United States District Court, D. Colorado
NICHOLAS J. AURELIO and ALLEN DE ATLEY, Plaintiffs,
CORRECTIONS CORPORATION OF AMERICA, CORE CIVIC, INC., MICHAEL MILLER, INVESTIGATOR ORTIZ, MS. WALTER, and AVID M. ZUPAN, Defendants.
A. BRIMMER CHIEF UNITED STATES DISTRICT JUDGE
matter is before the Court on defendants' Motion for
Summary Judgment [Docket No. 40]. The Court has jurisdiction
under 28 U.S.C. § 1331.
Nicholas Aurelio and Allen De Atley are currently
incarcerated at the Crowley County Correctional Facility
(“CCCF”), Docket No. 6 at 1-2, ¶¶ 1-2,
which is part of the Colorado Department of Corrections
(“CDOC”). Docket No. 19 at 1-2, ¶¶ 1-2;
at 3, ¶ 10. Defendant Corrections Corporation of America
(“CCCA”) owned and operated CCCF at all relevant
times. Docket No. 6 at 2, ¶ 3. CCCF is now doing business
as Core Civic, Inc. Id. at 2, ¶ 4; Docket No.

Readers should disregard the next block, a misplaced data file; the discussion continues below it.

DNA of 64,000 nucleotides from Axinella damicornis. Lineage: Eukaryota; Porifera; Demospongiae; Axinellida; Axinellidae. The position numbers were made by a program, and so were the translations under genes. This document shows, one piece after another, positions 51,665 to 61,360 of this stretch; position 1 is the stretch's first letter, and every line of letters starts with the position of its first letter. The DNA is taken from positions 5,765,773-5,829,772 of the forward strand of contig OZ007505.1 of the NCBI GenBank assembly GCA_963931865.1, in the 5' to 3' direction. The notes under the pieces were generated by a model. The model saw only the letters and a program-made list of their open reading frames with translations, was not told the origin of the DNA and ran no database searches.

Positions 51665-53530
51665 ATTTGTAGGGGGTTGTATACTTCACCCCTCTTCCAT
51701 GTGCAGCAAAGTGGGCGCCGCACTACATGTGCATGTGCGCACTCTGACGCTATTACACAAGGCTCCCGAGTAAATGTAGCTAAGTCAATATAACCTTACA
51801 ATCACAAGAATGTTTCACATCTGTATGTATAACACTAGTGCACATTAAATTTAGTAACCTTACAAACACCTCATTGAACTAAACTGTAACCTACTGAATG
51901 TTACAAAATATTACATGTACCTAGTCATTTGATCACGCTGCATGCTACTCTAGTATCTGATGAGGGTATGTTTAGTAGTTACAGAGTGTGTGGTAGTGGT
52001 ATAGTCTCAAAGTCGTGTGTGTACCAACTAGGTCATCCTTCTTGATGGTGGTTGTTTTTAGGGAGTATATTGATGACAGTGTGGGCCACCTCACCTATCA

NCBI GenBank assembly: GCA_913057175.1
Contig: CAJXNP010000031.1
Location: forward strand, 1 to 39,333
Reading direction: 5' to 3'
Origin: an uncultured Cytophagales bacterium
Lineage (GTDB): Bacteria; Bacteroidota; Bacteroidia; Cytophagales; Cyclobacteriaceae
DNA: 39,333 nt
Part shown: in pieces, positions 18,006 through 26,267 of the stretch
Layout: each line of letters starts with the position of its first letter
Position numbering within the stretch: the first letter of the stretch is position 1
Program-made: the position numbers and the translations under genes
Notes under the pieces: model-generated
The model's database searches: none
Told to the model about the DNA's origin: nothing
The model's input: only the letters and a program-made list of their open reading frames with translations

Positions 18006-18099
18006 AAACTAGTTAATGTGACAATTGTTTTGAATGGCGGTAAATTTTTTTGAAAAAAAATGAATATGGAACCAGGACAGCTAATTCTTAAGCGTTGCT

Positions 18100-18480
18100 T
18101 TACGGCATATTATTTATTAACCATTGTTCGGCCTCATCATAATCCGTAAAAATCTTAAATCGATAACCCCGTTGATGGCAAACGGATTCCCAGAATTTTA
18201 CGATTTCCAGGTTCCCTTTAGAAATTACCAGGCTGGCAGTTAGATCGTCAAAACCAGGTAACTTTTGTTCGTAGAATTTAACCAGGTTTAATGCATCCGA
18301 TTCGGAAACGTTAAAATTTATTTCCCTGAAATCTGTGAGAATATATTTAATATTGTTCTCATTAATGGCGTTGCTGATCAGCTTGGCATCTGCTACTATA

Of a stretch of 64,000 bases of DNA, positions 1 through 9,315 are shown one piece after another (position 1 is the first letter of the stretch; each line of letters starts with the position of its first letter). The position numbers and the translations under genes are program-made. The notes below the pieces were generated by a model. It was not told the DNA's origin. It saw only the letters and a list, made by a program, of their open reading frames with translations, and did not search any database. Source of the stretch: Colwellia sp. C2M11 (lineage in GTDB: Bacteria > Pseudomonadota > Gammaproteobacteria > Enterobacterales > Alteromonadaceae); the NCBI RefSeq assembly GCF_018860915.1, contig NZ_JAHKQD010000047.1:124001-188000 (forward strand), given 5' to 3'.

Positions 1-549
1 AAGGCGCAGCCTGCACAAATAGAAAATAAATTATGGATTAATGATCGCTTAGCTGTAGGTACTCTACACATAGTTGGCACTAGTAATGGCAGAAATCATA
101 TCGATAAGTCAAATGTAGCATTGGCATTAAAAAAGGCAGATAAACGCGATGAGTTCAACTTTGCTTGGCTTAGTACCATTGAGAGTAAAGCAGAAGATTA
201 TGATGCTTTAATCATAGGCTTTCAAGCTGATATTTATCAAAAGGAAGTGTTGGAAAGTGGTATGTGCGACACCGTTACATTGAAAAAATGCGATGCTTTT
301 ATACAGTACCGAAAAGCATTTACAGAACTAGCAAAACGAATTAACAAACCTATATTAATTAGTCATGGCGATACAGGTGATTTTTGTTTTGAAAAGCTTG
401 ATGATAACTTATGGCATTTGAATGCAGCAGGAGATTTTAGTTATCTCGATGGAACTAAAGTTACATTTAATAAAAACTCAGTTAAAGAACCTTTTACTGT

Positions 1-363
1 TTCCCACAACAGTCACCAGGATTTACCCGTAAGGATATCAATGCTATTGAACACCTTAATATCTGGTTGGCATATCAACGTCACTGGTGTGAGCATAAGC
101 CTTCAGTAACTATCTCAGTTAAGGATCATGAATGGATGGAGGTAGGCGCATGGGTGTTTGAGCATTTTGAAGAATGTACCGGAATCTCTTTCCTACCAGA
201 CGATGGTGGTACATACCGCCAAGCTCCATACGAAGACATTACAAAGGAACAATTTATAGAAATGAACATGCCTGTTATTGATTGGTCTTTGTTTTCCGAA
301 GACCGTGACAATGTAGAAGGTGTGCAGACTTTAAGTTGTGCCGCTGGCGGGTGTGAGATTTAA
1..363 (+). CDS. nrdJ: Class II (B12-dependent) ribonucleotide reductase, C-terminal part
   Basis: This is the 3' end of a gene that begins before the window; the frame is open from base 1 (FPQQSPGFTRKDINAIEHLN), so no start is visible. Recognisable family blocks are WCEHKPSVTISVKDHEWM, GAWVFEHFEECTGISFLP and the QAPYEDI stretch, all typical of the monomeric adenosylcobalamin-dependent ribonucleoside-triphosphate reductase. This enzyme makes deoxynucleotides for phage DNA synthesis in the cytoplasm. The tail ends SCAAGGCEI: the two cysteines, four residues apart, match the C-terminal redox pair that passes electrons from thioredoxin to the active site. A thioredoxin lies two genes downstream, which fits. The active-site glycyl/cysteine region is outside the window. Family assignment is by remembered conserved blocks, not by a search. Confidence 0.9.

19 at 2, ¶¶ 3-4.
individual defendants were employed at CCCF during the time
period relevant to the complaint. Docket No. 6 at 2,
¶¶ 5-8; Docket No. 19 at 2-3, ¶¶ 5-8.
Defendant Sara Ortiz was the facility investigator. Docket
No. 40 at 3, ¶ 7. Her job duties included supervising
CCCF's mail room and responding to grievances filed
regarding mail room issues, but she did not personally handle
any mail. Id., ¶¶ 7-9. Defendant David
Zupan was the assistant warden at CCCF. Id., ¶
10. Defendant Michael Miller was the warden. Id.,
¶ 12. The job responsibilities of defendants Zupan and
Miller included ensuring that all CCCF policies, including
legal mail policies, were followed. Id., ¶ 11,
13. Their job duties did not include personally handling
mail. Id. Defendant Myra Walter was the
administrative supervisor at CCCF. Id., ¶ 14.